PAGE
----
STEAM : How to make moving noodle robots

School starts back up for me at the very end of August but today, my youngest grandson, age 21/2, and I decided to spend a little time over in the classroom.  I have piles of odds and ends stashed around the classroom that I have collected to use for when school starts back up. One of my collections includes the materials needed to make noodle robots that really do move…

How to Make Moving Noodle Robots

To make a moving noodle robot you will need to collect a few items but first, I want to mention that I am planning to make a set to keep in the classroom so our children can explore the materials in different ways through out the school year.

Materials needed

To make one noodle robot, I used….

  • 1 swimming noodle (cut down to size)
  • 1 AA battery
  • 1 battery operated toothbrush purchased at the Dollar Tree
  • Duct Tape
  • Stickers or markers to decorate your robot however you (or your students) wish.

How to Make Moving Noodle Robots

What to do

The ONLY kind of battery operated toothbrush that I found that works for this is to buy the cheap kid’s $1.00 battery operated toothbrush from the Dollar Tree.

How to Make Moving Noodle Robots

I opened the toothbrush and removed the entire battery case out of the toothbrush.  I saved the toothbrush for a different use in the classroom later on.

How to Make Moving Noodle Robots

I placed one battery inside the battery case and made sure it is working properly by switching the power on. Be sure to keep the battery in place by covering the entire battery (case and all) with duct tape…

How to Make Moving Noodle Robots

I wrapped the case with about two layers of tape so it would fit snuggly (not tight) into the noodle robot…

How to Make Moving Noodle Robots

Go ahead and decorate the noodle with stickers or markers.  One long noodle should be cut down into smaller sizes using a sharp knife. You will want the noodles to be just shorter than the length of the battery case. I made mine look like a robot by using some stickers my grandsons had gotten in their kids-meals at Chic-fil-a. After the noodle is decorated or designed to look the way you (or your students) wish, then just place the battery pack inside the center of the noodle and turn it on…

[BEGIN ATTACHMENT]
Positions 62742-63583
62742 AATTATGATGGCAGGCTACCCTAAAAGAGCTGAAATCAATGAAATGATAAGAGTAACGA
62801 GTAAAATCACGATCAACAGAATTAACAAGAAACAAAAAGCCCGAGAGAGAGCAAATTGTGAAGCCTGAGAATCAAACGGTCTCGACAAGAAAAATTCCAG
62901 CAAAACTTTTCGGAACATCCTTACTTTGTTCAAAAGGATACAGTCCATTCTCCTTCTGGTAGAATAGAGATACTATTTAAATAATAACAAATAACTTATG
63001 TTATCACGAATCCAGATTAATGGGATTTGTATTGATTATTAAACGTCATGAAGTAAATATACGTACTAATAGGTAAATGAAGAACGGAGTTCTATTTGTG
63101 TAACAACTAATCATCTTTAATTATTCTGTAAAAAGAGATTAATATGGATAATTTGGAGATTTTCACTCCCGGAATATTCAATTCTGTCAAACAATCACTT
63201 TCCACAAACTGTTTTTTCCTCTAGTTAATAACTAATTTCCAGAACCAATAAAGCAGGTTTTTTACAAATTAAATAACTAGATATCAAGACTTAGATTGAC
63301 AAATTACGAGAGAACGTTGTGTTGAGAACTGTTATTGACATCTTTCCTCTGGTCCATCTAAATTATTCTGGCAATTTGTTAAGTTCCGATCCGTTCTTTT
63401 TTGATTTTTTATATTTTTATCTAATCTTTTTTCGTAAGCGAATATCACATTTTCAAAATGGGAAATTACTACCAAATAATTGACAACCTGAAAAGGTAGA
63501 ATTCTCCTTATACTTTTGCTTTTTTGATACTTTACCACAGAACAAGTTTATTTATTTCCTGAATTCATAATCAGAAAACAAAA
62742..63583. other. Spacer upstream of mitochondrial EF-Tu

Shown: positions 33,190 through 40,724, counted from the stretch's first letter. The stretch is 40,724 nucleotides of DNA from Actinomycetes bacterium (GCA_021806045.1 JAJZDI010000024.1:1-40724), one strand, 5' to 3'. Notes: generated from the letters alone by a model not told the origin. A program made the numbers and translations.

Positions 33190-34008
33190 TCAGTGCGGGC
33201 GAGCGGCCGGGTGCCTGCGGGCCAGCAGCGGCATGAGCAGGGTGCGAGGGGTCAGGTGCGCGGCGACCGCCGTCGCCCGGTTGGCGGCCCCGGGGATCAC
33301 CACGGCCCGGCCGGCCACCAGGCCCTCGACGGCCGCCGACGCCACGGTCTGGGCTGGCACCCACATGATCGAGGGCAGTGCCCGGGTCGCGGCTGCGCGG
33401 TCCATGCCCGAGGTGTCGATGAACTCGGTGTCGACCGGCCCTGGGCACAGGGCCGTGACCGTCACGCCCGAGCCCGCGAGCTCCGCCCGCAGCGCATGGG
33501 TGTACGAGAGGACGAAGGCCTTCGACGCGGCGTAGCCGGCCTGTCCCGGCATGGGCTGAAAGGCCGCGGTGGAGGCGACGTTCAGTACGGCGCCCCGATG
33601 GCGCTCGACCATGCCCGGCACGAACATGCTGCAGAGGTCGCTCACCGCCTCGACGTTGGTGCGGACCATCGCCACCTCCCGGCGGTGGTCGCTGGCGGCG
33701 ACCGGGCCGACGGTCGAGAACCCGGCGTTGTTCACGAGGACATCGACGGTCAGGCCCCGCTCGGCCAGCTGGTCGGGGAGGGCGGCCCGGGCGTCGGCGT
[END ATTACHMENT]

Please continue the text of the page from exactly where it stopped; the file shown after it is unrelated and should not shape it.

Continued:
How to Make Moving Noodle Robots

And now the fun really begins. At least this is where it did for my grandson and I.  My grandson spent the longest time exploring the moving noodle robot.  He began by just learning how to turn the power on and off. Click-click, click-click, buzz-buzz! He did this over and over again and set it on the table on occasion to watch the noodle robot move across the table. As he adjust the battery around, the noodle robot would spin or move differently…

How to Make Moving Noodle Robots

Then my grandson also wanted to take a closer look at the battery pack. He asked if he could take it out and I said “Of Course!”  That’s another reason I covered the pack with layers of duct tape…

My grandson spent the longest time deconstructing and constructing the noodle robot, turning the power on and off, and then letting the robot roam across different surfaces around the room just to see what would happen. He LOVED it and so did I! It was so cool watching my grandson be able to explore the mechanics or workings of the robot all by himself…